How to engage a prospect on LinkedIn even if they don’t post
I’ve seen the advice “comment and engage with your prospects on LinkedIn”.
But what exactly does this mean? and how do you do that when 97% of the user base isn’t posting on a consistent basis?
Let’s look at the facts.
The advice to “Engage with your ideal clients’ posts” is pretty naïve.
I’ve been guilty of giving this advice in the past and it’s pretty stupid because, for the vast majority of businesses and salespeople – their prospects aren’t content creators.
This advice is pretty useless.
Of course, it’s easy to find the 2.6% of users but anyone with experience will tell you, most of the people are sharing company page content or sharing job posts.
Don’t assume people who aren’t posting aren’t active. The majority of users don’t post.
The reality is that most of the user-base are what is known as LinkedIn lurkers.
They consume and engage on content but rarely post themselves.
Here is what happens….
You try to engage with a prospect and you find….
- No posts in the last month
- Job posts
- Reposts of the company page
What are you supposed to do with that?
How can you meaningfully strike up a conversation with a prospect about a job post and not look like you want to role?
How do you engage with a repost which was probably done at the request of the marketing team?
The reality is most aren’t sharing informative articles or sharing their views on topics.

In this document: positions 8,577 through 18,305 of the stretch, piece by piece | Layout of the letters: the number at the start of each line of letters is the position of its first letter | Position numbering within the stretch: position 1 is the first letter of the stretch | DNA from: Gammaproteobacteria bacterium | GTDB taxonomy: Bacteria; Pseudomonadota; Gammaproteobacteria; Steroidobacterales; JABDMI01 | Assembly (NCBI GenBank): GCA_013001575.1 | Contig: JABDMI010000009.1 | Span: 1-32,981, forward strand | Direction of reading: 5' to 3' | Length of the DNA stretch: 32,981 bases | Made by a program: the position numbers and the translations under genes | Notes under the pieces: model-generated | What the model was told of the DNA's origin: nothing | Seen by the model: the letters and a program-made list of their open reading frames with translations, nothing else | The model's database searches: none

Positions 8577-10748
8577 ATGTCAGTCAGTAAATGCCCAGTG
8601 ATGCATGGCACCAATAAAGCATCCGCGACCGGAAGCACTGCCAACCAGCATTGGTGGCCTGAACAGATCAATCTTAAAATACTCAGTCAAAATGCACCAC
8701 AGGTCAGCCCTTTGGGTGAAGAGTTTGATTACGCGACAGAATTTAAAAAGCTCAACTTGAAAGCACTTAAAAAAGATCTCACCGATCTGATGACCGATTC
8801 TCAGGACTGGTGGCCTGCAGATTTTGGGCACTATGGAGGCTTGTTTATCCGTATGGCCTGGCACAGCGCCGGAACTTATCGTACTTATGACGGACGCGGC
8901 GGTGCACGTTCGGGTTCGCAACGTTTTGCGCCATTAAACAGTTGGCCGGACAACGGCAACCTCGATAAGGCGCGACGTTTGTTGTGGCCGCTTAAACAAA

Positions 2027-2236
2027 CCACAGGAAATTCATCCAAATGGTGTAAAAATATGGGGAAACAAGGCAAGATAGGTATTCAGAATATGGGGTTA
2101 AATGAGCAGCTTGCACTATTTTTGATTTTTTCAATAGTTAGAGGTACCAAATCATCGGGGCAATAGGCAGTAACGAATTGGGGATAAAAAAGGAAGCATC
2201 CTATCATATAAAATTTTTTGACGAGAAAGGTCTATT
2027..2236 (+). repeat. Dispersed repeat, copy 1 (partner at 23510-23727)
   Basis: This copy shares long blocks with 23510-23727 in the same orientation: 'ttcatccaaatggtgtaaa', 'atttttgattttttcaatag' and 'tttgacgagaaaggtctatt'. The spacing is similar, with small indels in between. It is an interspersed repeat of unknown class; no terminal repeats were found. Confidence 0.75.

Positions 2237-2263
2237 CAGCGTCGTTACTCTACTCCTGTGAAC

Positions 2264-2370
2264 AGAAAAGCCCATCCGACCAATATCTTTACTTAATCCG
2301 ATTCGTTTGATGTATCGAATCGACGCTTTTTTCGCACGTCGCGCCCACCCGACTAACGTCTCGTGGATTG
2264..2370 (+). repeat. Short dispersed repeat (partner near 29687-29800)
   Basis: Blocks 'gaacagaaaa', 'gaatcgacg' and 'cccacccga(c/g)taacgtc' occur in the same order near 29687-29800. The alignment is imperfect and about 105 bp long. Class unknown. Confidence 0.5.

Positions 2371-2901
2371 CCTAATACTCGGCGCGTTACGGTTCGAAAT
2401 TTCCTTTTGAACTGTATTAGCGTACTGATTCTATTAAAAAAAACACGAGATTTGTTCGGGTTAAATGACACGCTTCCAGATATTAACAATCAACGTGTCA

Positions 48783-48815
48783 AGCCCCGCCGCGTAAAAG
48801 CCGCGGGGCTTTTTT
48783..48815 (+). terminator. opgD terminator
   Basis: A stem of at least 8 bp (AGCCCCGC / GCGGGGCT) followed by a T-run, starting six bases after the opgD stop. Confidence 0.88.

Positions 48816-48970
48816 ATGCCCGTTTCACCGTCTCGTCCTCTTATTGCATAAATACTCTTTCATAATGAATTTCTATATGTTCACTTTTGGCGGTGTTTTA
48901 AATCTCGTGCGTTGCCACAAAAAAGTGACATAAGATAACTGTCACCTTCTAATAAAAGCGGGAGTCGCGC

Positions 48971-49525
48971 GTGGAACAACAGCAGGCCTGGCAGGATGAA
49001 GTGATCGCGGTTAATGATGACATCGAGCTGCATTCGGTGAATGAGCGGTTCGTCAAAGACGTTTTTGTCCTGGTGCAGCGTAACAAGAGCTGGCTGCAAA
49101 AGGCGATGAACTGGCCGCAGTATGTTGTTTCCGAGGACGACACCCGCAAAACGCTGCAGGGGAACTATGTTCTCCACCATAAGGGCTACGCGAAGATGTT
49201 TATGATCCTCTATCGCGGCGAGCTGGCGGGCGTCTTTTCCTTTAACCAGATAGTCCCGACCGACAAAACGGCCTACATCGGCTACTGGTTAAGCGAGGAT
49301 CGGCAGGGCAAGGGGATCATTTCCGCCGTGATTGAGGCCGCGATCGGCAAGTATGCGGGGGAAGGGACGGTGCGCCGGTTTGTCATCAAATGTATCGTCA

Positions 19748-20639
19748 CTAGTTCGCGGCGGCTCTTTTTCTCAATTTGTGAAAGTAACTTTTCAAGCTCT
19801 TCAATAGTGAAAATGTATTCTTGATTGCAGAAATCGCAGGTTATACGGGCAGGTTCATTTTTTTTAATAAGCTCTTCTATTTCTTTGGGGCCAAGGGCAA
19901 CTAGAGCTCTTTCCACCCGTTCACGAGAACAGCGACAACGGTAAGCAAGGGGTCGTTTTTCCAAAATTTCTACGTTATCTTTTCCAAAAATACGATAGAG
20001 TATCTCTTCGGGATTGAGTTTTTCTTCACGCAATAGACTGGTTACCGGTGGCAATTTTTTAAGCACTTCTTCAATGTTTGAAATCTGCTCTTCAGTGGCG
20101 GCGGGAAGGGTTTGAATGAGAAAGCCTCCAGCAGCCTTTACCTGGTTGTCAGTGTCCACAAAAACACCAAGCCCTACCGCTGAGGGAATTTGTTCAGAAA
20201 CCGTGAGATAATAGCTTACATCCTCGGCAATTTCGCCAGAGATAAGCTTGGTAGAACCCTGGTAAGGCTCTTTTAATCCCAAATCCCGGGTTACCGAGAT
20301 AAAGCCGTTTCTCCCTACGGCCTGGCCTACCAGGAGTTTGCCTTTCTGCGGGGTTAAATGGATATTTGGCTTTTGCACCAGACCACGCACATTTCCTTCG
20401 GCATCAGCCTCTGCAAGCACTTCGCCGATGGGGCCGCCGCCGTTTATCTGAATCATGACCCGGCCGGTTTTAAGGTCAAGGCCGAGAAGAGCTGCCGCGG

The advice of ‘engage with your prospects content’ doesn’t actually doesn’t work 97% of the time
Don’t fear. There is a way to do this, which many just don’t talk about.
I’m sharing it in this article.
Pitching is not the answer
It’s a fact that cold outreach or cold pitching is very unsuccessful. Whilst many boast of 12%+ response rates, this isn’t what the majority are achieving.
All the data says the response rate for the majority is around 1%.
Decision makers are receiving more than 40+ pitches per month on their emails, phones and DMs.
Many take the view of “send to the many, to find the few” and I get that, but the strategy they use is so inaccurate and unfocused, prospects who are a good fit are ignoring you because they have had so many pitches, their default is to ignore.
Straight-out pitching is a low-hanging fruit approach.
It’s not very successful.
So what is the answer?
The aim of engaging prospects to make them more open to talking to you. I call it building digital rapport.
Having trained thousands of people in using LinkedIn as part of their sales process, I can tell you with confidence, engaging prospects before you make direct ‘sales’ outreach increases success by a factor of three.
So how do we do that?
You need to change the way you think about LinkedIn. Instead of thinking about as a digital platform, think about it as a room. Think about it like you are attending an in-person event.
Let’s say you’re at an event and you have a decision maker you really want to talk to, do you…
- Walk up and pitch them? – That’s just plain weird.
- Do you say hello and be friendly – absolutely!
In a real-life scenario, you’d never pitch a complete stranger, it goes against all social etiquette.
I personally don’t use InMail’s – I prefer to connect as the content I produce can help build trust.